Developing Leadership and Partnerships
The world (culture and context) in which we operate is changing. no longer is there an acceptable level of differential performance between the private, public and not-for-profit sectors. Value for money is expected at every level.
Managers and providers of social and community care services have much on their minds, not least of which is the immediate demand to somehow deliver ‘more for less’. A challenge with a longer history is the productive use of partnerships – teaming up with other agencies to deliver collective results. And while the new government is busy culling the quangos, there is little sign that the demands of partnership working are about to diminish.
On the contrary, there is a clear signal that pooled budgeting, through authority-wide Total Place approaches, and at neighbourhood level through mini-Total Place, is an underpinning principle that will be applied with intensified zeal in the search for shared service provision, removing duplication in function, and delivering ‘more for less’.
Effective multi-agency partnerships are likely to become an increasingly important critical success factor in the tougher economic climate. What is the evidence for effective partnership working, and how can multi-agency teams be developed and led to achieve the desired results?
Local strategic partnerships, area and neighbourhood boards, and regeneration initiatives based on multi-agency collaboration proliferated during the final years of the previous government – and alongside came an abundance of toolkits and good practice guides on partnership working. Local Sure Start / Children’s Centres provide yet another setting where effective partnership working is a steady pressure on managers and providers of community care services. Processes for benchmarking partnership performance, ways of sharing and developing common work practices have dominated the tools available. But a key and often neglected area of performance is the development of senior management teams for effective multi-agency working.
Why do partners fall out or just fail to achieve? Why are there often so many ‘difficult people’ popping up in these situations? Why do the cultures of partners clash when on the face of it we are all working towards common ends?
Few of the formalised toolkits available address the fundamental human aspect of partnership working – how to motivate and engage people from different organisational cultures, and how to avoid rubbing up the wrong way, the very people you need most to deliver the partnership goals. But the good news is that these issues can be addressed and managed.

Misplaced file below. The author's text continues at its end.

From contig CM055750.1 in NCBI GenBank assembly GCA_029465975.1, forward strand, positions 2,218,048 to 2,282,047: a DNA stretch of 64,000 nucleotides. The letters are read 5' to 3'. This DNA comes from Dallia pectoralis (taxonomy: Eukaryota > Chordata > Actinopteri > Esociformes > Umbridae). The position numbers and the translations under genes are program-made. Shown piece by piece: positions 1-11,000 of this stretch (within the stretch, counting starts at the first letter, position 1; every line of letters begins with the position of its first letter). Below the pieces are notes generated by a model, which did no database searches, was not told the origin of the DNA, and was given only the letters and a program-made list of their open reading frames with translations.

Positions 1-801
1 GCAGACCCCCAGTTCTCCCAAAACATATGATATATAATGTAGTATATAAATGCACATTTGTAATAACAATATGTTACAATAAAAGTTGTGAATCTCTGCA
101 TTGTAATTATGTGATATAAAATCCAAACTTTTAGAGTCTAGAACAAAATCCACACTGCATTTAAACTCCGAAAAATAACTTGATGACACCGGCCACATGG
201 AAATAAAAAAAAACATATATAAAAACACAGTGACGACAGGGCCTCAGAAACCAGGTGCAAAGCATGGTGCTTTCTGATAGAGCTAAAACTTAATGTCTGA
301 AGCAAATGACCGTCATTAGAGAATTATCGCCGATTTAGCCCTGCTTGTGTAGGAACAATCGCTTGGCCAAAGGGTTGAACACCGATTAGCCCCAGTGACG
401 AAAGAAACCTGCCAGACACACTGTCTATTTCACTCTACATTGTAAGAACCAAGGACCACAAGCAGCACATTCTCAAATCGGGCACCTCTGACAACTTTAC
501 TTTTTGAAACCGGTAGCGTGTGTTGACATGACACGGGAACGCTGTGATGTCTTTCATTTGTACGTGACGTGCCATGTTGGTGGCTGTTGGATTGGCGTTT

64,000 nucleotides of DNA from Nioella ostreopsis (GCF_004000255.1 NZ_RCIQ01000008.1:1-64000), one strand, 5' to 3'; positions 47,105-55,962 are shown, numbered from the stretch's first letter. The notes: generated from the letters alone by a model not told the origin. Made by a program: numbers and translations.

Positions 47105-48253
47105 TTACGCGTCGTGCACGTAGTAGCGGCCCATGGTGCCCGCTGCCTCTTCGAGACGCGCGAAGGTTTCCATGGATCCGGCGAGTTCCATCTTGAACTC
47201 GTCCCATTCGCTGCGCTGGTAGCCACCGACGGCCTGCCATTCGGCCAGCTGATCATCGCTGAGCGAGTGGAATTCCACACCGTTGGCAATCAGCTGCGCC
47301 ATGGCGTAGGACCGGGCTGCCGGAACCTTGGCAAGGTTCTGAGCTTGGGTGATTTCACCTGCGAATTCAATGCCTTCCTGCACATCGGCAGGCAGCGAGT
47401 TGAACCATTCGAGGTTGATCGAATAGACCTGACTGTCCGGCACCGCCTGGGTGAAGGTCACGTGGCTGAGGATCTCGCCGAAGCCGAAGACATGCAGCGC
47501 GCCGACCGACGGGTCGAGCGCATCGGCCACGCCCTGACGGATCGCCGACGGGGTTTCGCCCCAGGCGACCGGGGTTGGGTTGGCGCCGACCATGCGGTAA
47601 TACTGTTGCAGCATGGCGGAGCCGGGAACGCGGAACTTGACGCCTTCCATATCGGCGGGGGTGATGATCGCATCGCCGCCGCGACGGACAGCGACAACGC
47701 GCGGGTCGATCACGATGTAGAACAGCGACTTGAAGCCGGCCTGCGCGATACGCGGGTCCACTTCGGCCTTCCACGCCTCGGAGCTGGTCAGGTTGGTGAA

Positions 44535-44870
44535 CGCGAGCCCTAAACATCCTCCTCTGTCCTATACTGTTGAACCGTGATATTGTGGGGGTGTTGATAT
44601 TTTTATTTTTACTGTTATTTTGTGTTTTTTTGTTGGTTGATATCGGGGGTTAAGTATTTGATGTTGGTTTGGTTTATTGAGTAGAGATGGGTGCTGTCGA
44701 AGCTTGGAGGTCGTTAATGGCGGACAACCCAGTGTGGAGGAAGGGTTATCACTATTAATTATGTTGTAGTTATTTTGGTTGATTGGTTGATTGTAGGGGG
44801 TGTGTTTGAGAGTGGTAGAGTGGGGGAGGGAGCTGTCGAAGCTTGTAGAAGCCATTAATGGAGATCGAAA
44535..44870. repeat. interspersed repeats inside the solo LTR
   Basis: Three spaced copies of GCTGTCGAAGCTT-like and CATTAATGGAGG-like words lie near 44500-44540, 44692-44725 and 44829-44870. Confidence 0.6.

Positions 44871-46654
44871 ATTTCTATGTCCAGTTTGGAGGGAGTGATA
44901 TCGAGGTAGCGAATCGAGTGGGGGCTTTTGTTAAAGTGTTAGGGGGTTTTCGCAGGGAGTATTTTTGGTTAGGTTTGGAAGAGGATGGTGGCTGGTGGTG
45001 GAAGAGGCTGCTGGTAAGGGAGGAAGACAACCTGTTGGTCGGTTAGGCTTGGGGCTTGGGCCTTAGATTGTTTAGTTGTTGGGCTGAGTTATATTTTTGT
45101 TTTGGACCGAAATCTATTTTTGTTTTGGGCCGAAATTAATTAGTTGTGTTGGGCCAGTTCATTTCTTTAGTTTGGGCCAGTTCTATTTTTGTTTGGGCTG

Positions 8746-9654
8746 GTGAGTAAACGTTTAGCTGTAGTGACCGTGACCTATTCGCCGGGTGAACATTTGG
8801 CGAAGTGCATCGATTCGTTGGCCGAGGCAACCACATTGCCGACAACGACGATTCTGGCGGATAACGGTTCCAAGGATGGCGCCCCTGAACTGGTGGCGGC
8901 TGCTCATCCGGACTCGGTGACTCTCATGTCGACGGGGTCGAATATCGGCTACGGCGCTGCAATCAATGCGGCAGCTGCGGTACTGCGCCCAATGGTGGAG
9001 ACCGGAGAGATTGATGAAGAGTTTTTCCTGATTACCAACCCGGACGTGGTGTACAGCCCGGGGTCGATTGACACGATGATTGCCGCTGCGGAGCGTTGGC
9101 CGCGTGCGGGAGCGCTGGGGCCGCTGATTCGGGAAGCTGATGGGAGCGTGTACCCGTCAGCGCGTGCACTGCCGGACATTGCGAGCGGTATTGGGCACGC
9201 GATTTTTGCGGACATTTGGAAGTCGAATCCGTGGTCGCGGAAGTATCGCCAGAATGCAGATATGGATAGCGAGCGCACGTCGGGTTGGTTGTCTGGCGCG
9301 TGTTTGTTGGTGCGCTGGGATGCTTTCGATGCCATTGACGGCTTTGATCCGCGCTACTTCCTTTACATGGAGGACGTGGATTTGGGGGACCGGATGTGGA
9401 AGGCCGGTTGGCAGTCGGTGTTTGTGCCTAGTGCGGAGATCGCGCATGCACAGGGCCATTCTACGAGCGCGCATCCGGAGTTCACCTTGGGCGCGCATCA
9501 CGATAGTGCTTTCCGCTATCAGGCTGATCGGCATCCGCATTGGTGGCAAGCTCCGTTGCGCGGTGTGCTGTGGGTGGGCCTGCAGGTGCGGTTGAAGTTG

As with most joint ventures their success depends on the ability of the leaders (directors) to agree strategy, objectives and to be the “enabling champions” within each respective organisation.
Frequently success is tarnished because one or more of the partners fails to fully engage from the top– the likely outcome is delivery staff find the partnership objectives at conflict or low in the priorities of their own organisation and fail to deliver. Leading to frustration amongst the delivery team.
Partnership strategy / objectives need to be owned by the delivery team but also be part of each organisations own strategy & objectives and integrated into their performance management. This requires the leaders/ directors of each partnering organisation to work as a strategic team, setting clear vision, strategy and ensuring the blending of cultures takes place.
Bringing together the leaders of the partnership organisations, each with their own personalities and leadership styles, into an effective team is a real challenge and one not rigorously addressed; team facilitation is for the delivery team not the leaders! The challenge is to face up to the leadership demands of these partnerships and create a matrix environment where the leaders, managers and staff adopt new cultural values and ways of working together. Moving outside their comfort zones is hard but can be achieved. However, in our modern day environment where change is needed yesterday, the use of expert facilitation should be considered to speed up the process.
Also knowing your starting point is fundamental to managing change. In the past the lack of a rigorous means of measurement of relationships and culture and their impact on performance of organisations has proved an obstacle to development of partnership well being. Research and Consultancy Company Cathexis Ltd has undertaken work with many from the Care and Community sector, to develop a framework and suite of analytical tools. The tools explore relationships and culture and generate both quantitive and qualitative data in a usable and accessible way. The trend towards partnerships and joint working can be assisted considerably by an application of these tools which can show, for example, the cultural alignment and predict the potential areas of difficulty between partner organisations.
Peter Sturrock, MD of Ithaka Leadership Development believes that the challenge for the organisations involved in partnership working is for their leaders to focus on themselves, challenge their traditions and embrace new ways of leading & managing their organisations into effective partnership working that delivers high quality results.
Peter Sturrock, Managing Director, Ithaka Leadership Development Ltd
Dr Robert Pocock, Chief Executive, M.E.L Research Limited